Figure 1

Levels of IgG and expression of FcγR isoforms in hypercholesterolaemic and control mice at middle-age (12-month-old). (A) Western blot of IgG in the cerebral cortex of wild-type (WT), apoE−/− and DKO mice. Representative blots from each group (wild-type, n = 5; apoE −/− , n = 8; DKO, n = 7) are shown. Summary of densitometric analysis is expressed in arbitrary units (a.u.). (B) Immunoglobulin isotype distribution in mouse sera measured by ELISA. Values are expressed as absorbance units at λ = 450 nm. Values are mean ± SEM of five animals per group. (C) Real-time PCR analysis of activating and inhibitory FcγRs in the hippocampus and cerebral cortex of mice. Values are mean ± SEM of studied animals per group (wild-type, n = 5; apoE−/−, n = 8; DKO, n = 7). *P < 0.05 and **P < 0.01 versus wild-type; #P < 0.05 versus apoE−/−.

Given that high levels of IgG reportedly upregulate FcγR expression in different inflammatory disease models (Nimmerjahn and Ravetch, 2008), we next examined whether experimental hypercholesterolaemia altered FcγR gene expression in the brain. Consistent with the increase in IgG levels, we found an increased expression of activating and inhibitory FcγRs, mainly of the FcγRIV isoform, in brains from apoE−/− animals, when compared with wild-type mice (Fig. 1C); this resulted in a net activating profile (activating:inhibitory ratio, percentage versus wild-type mice: cortex, 6.06; hippocampus, 13.99). In contrast, apart from changes in the expression of FcγRIII, hypercholesterolaemic DKO mice did not show any difference in FcγR expression in the cortex and hippocampus, compared to wild-type animals (Fig. 1C).

Middle-aged hypercholesterolaemic apoE−/− mice showed intracellular amyloid β immunostaining in pyramidal neurons of the hippocampus and temporal cortex (Fig. 2A and C), consistent with the early neuroanatomical and cellular distribution of intracellular amyloid β deposition found in patients with Alzheimer’s disease (Gouras et al., 2000; Gyure et al., 2001; Fernandez-Vizarra et al., 2004). Immunohistochemical localization of amyloid β was similar to that of FcγRIV (Fig. 2D and E), the major receptor expressed in hypercholesterolaemic mice brains; FcγRIV staining was observed in pyramidal neurons of the hippocampus, temporal cortex, but also of the cingulate cortex (data not shown) of apoE−/− mice, but not in other types of neuron or glial cells. ApoE−/− mice also showed a significant increase in tau hyperphosphorylation in the cerebral cortex, as compared to age-matched wild-type controls (Fig. 2H). Importantly, deletion of activating FcγR in DKO mice attenuated amyloid β immunostaining (Fig. 2A and C) and tau hyperphosphorylation (Fig. 2H) in all neuroanatomical areas studied. Interestingly, FcγR deficiency was also protective against amyloid β deposition in aged (21-month-old) mice (Fig. 2B). Furthermore, lack of functional FcγRs significantly reduced the gene expression of the inflammatory cytokine tumour necrosis factor α (TNFα) and the monocyte chemoattractant protein 1 (MCP1, also known as Ccl2; Fig. 2J) as well as the astroglial marker GFAP (Fig. 2I) in cerebral cortex of hypercholesterolaemic mice. Immunohistochemical studies revealed that astrogliosis was restricted to the hippocampus (Fig. 2F), the region most affected by amyloid β deposition. By contrast, microgliosis, detected in the hippocampus (Fig. 2G) and across several cortical areas (data not shown), did not correlate with the pattern of amyloid β deposition or FcγRIV overexpression and was not affected by FcγR deficiency.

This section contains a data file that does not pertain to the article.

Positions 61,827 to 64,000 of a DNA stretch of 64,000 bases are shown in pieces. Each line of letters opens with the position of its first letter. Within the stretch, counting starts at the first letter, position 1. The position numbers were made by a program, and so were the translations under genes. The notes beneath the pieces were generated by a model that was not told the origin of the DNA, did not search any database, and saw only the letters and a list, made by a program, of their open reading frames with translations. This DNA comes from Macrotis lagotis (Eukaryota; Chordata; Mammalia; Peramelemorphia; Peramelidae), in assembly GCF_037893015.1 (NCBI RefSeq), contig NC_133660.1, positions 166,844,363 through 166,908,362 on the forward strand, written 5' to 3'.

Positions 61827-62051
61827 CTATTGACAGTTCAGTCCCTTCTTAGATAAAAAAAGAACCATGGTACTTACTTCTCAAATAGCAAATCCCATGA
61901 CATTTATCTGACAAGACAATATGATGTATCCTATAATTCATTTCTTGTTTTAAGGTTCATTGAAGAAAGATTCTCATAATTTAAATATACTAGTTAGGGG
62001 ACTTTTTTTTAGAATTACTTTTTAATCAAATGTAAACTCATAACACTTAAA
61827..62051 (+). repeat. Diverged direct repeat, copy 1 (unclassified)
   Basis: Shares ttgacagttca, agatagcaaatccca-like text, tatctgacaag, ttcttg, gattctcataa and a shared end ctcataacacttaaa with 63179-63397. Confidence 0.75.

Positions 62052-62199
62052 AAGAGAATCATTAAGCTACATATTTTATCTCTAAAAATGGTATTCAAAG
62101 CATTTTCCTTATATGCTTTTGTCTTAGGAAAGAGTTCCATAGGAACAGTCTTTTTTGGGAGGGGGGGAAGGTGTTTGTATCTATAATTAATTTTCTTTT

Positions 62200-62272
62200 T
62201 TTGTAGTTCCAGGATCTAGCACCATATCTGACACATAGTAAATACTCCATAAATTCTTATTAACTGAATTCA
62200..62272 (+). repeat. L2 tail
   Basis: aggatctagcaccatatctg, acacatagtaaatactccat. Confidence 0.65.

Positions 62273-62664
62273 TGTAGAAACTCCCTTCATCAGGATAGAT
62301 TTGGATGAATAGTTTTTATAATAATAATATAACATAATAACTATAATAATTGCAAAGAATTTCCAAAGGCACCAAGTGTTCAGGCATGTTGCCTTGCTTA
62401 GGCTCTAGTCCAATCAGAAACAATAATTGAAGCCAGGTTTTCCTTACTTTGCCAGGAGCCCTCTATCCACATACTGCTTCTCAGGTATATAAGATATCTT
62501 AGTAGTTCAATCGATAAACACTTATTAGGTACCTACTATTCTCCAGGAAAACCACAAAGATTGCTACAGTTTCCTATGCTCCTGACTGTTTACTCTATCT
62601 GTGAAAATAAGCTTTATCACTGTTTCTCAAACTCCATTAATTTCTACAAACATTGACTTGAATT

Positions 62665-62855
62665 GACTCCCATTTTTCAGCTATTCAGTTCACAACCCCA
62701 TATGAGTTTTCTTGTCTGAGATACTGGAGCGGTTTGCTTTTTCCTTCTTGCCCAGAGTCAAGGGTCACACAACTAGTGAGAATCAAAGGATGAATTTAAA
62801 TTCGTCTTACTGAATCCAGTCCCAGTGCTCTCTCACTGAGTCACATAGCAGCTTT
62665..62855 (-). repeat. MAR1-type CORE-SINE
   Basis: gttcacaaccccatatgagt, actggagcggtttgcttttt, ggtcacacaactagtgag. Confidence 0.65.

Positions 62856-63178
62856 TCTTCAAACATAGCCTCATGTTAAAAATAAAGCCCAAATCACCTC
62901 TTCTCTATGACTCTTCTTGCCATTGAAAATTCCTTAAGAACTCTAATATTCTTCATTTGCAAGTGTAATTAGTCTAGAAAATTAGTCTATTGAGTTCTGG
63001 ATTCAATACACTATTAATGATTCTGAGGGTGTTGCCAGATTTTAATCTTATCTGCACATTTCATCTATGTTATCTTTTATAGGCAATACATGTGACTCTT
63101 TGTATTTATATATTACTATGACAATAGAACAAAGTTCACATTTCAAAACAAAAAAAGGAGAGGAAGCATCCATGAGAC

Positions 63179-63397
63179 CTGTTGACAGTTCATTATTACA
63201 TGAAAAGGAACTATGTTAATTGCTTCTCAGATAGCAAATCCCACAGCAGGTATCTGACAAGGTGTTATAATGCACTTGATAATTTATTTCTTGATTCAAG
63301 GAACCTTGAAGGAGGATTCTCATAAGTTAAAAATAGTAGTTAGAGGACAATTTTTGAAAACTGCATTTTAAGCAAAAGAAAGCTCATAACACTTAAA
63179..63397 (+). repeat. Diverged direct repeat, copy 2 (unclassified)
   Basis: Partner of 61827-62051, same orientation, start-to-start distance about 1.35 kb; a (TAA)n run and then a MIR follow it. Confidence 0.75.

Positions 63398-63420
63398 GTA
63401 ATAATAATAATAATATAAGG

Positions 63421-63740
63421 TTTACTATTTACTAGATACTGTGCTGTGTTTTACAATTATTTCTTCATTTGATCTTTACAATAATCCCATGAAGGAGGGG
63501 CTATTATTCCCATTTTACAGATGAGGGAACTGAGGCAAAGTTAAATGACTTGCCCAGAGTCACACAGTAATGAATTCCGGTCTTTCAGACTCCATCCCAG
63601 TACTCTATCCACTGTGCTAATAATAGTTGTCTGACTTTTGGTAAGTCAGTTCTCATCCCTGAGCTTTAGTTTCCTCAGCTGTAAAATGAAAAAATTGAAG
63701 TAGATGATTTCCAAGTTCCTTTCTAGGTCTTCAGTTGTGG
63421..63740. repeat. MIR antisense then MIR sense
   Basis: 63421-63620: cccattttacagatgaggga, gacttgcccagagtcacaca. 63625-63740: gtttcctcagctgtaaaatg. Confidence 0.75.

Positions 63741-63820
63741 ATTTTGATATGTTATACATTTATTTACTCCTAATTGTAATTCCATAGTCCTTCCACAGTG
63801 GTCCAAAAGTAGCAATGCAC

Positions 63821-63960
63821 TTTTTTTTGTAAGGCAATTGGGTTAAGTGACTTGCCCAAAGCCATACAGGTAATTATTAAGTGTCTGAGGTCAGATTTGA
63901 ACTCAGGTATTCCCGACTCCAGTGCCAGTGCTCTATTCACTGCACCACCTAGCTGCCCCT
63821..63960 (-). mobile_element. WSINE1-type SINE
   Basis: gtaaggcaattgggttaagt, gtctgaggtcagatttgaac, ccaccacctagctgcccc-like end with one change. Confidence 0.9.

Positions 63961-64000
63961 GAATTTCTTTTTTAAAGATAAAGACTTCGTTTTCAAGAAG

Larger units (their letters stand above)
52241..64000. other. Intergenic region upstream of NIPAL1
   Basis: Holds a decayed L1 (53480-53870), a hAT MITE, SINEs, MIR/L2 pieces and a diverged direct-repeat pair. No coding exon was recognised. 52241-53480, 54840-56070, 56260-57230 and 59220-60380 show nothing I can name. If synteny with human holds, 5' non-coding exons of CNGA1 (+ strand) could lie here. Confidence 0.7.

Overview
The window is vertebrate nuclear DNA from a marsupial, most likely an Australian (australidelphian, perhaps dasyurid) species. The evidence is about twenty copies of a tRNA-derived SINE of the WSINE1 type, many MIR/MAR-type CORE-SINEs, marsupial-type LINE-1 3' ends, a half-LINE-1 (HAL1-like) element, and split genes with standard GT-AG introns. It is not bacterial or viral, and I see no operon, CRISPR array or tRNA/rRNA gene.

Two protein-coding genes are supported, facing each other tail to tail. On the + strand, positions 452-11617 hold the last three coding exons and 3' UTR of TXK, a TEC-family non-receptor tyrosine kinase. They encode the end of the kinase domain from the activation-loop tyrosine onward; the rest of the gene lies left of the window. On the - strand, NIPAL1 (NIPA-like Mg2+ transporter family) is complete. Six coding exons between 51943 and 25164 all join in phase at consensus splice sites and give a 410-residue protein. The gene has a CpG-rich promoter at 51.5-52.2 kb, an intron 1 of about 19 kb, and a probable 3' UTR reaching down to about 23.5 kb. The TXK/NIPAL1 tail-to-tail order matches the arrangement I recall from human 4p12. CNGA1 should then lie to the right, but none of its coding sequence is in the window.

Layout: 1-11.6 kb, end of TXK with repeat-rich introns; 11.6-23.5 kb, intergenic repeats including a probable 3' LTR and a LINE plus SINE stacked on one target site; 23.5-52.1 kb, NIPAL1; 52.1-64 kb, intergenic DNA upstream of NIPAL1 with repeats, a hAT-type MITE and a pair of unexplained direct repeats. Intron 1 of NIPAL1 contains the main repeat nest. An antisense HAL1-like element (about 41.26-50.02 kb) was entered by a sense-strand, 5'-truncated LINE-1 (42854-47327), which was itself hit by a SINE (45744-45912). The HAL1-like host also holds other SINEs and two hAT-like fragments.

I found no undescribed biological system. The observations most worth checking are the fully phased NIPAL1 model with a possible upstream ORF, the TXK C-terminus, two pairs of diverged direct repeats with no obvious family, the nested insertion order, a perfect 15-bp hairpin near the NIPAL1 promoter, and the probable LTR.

Figure 2

Functional deficiency in activating FcγRs protects against amyloid β deposition, tau phosphorylation, astrogliosis and cytokine expression in hypercholesterolaemic mice. Role of FcγRIV. (A and B) Representative confocal images (scale bar = 20 μm) and magnification details showing amyloid β (Ab) immunostaining (green) and nuclei (blue) taken from the hippocampus of apoE−/− and DKO mice aged 12 and 21 months, as indicated. (C) Amyloid β immunostaining in the cerebral cortex from middle-aged (12-month-old) mice. Note the increase in both intracellular and extracellular amyloid β immunostaining in apoE−/− brains. (D and E) Representative FcγRIV immunofluorescence in hippocampus (D, scale bar = 10 μm) and cerebral cortex (E, scale bar = 20 μm) from middle-aged mice, showing FcγRIV in green and cell nuclei in blue. Note the similar cellular distribution of amyloid β and FcγRIV and the absence of FcγRIV in glial cells. (F and G) Representative confocal images of astrogliosis (F, red) and microgliosis (G, green) in the hippocampus from middle-aged mice (nuclear staining in blue). (H and I) Western blot analysis of tau phosphorylation (ptau, H) and astrogliosis (GFAP marker, I) in the cerebral cortex of middle-aged mice. Representative blots from each group are shown. Summary of densitometric analysis is expressed as fold increases. (J) Cytokine gene expression in the hippocampus and cerebral cortex of middle-aged mice measured by real-time PCR. IL-6 = interleukin 6; IFN-γ = interferon γ. Values are mean ± SEM of studied animals per group [for 12-month-old mice: wild-type (WT), n = 5; apoE−/−, n = 8, DKO, n = 7; for 21-month-old mice: **P < 0.01, n = 5; apoE−/−, n = 12; DKO, n = 11]. *P < 0.05 and **P < 0.01 versus wild-type; #P < 0.05 versus apoE−/−.

Figure 2